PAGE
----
• Asa Simon Mittman and Susan M. Kim, Monsters and the Exotic in Early Medieval England, Literature Compass 6/2 (2009): 332–348

    Author(s):
    Asa Simon Mittman (see profile)
    Date:
    2009
    Group(s):
    Medieval Art, Medieval Studies, Monsters and Monstrosity
    Subject(s):
    Medieval literature, Medieval history, Monstrosity, Medieval art, Otherness
    Item Type:
    Essay
    Tag(s):
    monster theory, Sea Monsters
    Permanent URL:
    http://dx.doi.org/10.17613/2pmr-en58
    Abstract:
    The dominant literate culture of early medieval England – male, European, and Christian – often represented itself through comparison to exotic beings and mon- sters, in traditions developed from native mythologies, and Classical and Biblical sources. So pervasive was this reflexive identification that the language of the mon- strous occurs not only in fictional travel narratives, but at the heart of construc- tions of the native hero as well as the Christian saint. In these constructions we read the central contradiction in this literature: the monster must be ‘other’ and yet cannot be absolutely so; on the contrary, the monster remains recognizable, familiar, seductive, and possible. In this essay, we discuss textual sources for the early medieval monstrous, sources ranging from Pliny to Augustine and Isidore. As we survey early medieval texts dealing with the monstrous in genres including catalog, epic, and hagiography as well as visual depictions in manuscript illustration and the mappaemundi, we consider historically particular cultural and political motivations for the representation of the monstrous in these texts, among them the early Christian conversions and shifting national boundaries.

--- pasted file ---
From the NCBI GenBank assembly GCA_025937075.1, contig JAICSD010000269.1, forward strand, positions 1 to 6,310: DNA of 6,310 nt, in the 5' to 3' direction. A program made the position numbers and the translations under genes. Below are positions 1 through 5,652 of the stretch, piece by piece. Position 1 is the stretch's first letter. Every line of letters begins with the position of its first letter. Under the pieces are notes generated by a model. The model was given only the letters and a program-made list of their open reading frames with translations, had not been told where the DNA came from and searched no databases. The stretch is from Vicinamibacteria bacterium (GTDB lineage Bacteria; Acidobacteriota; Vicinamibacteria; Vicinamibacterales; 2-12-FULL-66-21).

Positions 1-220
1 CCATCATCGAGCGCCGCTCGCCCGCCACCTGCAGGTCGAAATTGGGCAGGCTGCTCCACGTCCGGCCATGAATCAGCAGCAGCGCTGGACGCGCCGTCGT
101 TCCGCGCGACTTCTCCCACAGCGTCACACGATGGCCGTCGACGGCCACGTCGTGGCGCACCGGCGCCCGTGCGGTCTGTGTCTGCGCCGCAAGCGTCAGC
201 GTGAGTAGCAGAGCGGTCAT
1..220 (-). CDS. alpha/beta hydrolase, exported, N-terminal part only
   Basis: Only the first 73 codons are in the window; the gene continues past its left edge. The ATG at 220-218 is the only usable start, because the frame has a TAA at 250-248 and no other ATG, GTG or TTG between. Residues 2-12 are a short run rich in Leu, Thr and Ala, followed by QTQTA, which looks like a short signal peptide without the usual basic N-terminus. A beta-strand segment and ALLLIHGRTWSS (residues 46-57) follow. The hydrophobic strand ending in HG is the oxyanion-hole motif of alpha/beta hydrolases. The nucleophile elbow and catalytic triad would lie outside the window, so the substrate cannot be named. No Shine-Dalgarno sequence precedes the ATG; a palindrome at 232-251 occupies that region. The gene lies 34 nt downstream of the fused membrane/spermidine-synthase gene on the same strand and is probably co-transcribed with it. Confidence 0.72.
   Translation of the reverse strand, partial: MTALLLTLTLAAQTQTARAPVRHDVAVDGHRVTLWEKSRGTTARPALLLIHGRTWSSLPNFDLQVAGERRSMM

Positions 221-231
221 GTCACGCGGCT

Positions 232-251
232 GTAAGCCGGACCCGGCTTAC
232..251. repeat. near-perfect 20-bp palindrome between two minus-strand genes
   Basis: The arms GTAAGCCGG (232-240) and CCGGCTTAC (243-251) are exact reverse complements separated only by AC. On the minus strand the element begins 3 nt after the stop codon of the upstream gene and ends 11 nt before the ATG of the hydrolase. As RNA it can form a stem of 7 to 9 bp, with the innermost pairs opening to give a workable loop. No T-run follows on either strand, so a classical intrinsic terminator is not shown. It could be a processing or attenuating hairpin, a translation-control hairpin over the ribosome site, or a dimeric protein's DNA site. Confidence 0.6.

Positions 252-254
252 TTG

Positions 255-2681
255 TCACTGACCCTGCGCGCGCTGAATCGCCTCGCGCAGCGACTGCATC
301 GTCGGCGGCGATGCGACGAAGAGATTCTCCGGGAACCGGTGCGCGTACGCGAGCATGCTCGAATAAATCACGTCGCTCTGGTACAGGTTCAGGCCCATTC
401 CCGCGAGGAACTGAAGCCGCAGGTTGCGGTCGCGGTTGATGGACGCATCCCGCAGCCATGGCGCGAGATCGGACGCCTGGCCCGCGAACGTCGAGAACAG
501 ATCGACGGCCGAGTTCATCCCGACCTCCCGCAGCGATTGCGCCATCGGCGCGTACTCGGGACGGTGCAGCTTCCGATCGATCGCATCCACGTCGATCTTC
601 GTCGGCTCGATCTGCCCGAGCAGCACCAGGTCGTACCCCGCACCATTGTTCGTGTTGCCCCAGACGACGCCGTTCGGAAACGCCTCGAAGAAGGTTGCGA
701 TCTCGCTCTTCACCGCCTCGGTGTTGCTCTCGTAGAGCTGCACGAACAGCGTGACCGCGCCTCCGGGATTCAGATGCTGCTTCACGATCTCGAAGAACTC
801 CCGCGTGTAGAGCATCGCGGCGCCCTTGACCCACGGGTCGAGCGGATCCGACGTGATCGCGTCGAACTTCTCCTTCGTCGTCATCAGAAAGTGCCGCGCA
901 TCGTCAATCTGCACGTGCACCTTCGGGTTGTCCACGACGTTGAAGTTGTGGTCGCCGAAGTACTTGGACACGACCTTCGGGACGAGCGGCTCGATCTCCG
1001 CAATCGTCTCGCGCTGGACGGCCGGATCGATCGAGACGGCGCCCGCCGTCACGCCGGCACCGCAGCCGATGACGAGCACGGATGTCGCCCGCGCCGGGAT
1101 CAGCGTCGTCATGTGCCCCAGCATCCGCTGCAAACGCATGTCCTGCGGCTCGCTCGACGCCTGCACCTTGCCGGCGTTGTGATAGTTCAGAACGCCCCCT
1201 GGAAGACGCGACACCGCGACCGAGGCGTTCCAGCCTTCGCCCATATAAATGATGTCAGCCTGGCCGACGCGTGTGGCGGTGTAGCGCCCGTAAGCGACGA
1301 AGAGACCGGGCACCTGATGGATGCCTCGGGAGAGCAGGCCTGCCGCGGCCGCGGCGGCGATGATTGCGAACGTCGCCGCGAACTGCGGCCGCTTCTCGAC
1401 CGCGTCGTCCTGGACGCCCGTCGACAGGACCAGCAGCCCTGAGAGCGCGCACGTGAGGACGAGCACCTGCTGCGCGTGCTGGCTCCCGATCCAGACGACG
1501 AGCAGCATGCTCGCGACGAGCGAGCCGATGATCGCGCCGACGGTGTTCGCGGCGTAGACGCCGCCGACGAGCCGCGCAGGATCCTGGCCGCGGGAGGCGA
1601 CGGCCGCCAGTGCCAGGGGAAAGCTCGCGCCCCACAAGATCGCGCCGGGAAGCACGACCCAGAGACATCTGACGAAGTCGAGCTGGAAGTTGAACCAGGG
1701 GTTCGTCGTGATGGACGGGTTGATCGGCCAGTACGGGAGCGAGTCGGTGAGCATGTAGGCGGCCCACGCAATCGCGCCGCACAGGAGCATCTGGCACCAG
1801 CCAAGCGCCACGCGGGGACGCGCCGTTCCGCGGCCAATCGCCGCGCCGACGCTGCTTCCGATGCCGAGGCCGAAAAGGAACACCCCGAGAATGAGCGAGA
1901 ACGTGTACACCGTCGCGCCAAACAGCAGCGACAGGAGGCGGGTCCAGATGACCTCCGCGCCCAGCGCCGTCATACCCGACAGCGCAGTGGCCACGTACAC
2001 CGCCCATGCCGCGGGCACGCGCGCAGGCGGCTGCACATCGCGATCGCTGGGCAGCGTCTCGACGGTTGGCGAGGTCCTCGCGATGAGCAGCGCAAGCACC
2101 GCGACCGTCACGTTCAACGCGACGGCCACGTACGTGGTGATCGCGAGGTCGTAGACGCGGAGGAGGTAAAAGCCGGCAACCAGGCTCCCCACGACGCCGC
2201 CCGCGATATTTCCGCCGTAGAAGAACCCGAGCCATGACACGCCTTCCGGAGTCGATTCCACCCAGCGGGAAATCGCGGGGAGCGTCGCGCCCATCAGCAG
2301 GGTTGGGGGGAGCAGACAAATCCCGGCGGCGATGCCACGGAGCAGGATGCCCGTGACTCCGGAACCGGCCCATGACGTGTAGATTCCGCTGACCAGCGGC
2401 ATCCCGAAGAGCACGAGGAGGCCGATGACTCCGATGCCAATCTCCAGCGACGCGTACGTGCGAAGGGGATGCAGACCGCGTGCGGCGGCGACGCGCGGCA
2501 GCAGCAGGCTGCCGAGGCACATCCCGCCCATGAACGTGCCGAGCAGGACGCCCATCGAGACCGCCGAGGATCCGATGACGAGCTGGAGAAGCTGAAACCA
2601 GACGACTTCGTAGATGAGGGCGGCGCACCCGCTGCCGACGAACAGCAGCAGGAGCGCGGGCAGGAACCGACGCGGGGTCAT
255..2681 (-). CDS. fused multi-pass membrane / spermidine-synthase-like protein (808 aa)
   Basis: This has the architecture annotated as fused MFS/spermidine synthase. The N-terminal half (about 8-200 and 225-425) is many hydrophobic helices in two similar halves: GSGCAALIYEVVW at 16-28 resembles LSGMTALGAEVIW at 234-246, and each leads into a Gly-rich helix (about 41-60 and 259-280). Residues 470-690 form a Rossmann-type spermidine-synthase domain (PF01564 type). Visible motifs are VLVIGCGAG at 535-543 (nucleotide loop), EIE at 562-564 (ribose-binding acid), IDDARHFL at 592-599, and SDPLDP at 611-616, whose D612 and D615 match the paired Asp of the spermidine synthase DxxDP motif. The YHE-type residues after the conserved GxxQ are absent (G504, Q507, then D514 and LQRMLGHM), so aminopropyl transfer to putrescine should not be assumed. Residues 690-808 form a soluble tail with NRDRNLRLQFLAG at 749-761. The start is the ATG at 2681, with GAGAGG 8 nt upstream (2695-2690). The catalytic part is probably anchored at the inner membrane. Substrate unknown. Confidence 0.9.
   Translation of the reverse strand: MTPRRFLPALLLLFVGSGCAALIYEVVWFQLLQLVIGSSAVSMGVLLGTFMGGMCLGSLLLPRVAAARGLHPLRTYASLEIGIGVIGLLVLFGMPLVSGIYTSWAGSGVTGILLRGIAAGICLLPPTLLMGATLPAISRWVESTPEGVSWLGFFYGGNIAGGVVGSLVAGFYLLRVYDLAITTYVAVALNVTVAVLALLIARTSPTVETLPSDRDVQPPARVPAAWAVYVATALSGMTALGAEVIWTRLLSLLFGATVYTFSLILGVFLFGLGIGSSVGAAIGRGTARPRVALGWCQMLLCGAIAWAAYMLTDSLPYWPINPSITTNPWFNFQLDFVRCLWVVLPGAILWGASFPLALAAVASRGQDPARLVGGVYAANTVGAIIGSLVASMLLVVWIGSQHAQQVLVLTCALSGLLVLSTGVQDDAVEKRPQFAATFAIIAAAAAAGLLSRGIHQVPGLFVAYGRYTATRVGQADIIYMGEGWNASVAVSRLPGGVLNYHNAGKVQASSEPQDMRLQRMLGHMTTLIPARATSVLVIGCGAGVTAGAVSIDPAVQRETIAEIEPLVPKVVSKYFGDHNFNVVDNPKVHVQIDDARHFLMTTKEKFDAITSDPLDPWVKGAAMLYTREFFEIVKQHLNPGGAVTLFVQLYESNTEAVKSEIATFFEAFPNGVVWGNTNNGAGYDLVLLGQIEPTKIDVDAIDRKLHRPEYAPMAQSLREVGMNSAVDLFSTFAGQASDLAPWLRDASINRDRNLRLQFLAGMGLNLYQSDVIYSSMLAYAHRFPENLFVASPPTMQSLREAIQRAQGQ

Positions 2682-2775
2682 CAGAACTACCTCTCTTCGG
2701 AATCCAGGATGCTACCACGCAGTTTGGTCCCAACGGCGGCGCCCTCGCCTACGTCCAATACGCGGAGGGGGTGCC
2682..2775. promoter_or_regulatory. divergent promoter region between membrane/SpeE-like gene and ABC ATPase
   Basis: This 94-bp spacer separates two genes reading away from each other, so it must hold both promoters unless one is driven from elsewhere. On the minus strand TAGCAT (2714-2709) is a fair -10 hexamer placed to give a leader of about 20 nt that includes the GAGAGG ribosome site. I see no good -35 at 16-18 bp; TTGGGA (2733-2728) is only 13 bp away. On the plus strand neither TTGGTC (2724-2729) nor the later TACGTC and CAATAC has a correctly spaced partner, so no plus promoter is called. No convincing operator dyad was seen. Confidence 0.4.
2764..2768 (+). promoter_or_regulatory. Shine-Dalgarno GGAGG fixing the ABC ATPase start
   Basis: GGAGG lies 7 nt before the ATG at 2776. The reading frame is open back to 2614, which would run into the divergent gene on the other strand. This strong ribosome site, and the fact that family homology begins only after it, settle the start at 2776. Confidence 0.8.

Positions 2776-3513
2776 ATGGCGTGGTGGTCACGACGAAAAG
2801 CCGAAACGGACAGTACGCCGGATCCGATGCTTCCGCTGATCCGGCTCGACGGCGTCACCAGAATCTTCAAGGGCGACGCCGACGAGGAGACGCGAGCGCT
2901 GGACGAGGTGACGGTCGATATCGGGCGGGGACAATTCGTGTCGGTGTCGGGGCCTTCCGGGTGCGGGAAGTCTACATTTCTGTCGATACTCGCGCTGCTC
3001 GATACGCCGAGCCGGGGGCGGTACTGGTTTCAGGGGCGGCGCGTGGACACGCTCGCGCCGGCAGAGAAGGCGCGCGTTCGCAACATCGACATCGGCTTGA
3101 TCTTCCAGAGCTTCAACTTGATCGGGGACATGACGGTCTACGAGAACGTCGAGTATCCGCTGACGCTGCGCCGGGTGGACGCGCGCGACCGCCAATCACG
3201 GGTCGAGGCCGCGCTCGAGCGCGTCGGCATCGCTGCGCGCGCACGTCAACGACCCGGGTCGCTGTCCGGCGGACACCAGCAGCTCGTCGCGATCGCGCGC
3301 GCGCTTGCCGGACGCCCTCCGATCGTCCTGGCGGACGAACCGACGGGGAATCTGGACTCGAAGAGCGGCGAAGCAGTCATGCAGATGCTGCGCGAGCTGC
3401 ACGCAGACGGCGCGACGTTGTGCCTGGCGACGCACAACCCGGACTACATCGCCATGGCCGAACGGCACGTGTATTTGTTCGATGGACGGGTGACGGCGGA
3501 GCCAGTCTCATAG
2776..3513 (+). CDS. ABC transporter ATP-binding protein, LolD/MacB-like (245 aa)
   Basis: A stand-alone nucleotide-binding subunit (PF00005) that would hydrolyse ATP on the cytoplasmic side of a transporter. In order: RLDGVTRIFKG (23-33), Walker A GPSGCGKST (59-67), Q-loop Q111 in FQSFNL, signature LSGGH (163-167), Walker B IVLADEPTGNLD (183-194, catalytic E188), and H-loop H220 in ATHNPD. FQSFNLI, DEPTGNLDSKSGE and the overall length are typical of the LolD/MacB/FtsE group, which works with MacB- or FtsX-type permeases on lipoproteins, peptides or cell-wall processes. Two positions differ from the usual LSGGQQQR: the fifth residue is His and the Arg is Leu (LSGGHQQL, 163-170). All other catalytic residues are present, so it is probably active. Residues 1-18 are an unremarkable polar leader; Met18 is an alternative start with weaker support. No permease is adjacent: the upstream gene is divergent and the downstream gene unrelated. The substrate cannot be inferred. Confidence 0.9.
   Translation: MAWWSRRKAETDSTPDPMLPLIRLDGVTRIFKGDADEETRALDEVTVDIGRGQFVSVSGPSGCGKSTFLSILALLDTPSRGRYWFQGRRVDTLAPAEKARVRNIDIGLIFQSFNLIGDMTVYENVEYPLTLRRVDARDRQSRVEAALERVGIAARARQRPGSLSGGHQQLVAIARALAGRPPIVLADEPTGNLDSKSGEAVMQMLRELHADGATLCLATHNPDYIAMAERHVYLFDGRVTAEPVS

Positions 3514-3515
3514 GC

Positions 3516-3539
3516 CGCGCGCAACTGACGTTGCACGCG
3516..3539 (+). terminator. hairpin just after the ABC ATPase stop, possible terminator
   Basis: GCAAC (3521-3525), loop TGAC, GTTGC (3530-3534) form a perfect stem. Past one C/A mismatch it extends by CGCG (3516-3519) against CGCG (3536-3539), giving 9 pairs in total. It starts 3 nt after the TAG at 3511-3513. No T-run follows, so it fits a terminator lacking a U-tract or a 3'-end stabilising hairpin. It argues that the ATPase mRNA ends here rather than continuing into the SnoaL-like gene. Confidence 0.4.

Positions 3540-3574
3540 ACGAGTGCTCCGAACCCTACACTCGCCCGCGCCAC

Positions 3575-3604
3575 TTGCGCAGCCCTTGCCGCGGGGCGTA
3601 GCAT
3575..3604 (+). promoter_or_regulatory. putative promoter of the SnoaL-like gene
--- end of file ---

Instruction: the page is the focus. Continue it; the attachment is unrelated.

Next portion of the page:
Metadata:
    Published as:
    Monograph    
    Status:
    Published
    Last Updated:
    2 years ago
    License:
    Attribution-NonCommercial-NoDerivatives
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